Musings and Rants:
First in a series
In statistics, the term "statistically significant" is unwieldy.
Let's shorten it and make official the usage of its portmanteau, "statsig."
When reporting statistical results, it is common to use the parlance, "statistically significant" when the effect that a factor exerts is unlikely to be due to chance alone.
However, in practice, this is an unwieldy phrase.
Accordingly, it is common for journal articles to drop the adverb, leaving only "significant" to describe these results.
However, this is poor usage of the language, as "significant" by itself implies that the result may be important.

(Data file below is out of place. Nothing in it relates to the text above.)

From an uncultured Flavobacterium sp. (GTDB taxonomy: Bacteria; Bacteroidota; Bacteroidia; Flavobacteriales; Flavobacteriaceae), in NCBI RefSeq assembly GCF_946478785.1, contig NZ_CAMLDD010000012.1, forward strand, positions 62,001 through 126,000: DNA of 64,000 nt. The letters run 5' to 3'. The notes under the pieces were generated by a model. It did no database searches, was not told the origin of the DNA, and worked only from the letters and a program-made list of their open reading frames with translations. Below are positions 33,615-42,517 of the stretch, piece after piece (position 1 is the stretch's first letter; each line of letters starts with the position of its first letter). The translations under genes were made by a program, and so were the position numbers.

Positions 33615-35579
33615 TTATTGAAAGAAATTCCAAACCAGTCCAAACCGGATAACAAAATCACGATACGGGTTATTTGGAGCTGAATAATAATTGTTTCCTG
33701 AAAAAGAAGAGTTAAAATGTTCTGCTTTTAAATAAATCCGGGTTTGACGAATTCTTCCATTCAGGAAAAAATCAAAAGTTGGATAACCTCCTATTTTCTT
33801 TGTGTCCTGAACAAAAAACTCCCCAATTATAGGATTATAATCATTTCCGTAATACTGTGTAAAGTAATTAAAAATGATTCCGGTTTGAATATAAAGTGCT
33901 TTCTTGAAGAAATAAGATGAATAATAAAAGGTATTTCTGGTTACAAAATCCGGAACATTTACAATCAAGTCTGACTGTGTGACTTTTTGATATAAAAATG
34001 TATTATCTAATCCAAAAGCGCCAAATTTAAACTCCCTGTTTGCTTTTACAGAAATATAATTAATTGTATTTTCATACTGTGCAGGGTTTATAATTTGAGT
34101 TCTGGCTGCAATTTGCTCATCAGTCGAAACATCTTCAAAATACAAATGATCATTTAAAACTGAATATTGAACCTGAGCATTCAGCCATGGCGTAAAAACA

Those familiar with statistics understand that some results may be statistically significant, but are hardly significant (i.e., not due to chance, but not important either).
My prescription is simple.
Let's compress the phrase into the portmanteau, "statsig."
That way, we can retain the proper meaning while inducing brevity.
How about it, America?
Let's make "statsig" common parlance.
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Page last updated: 18 June 2003
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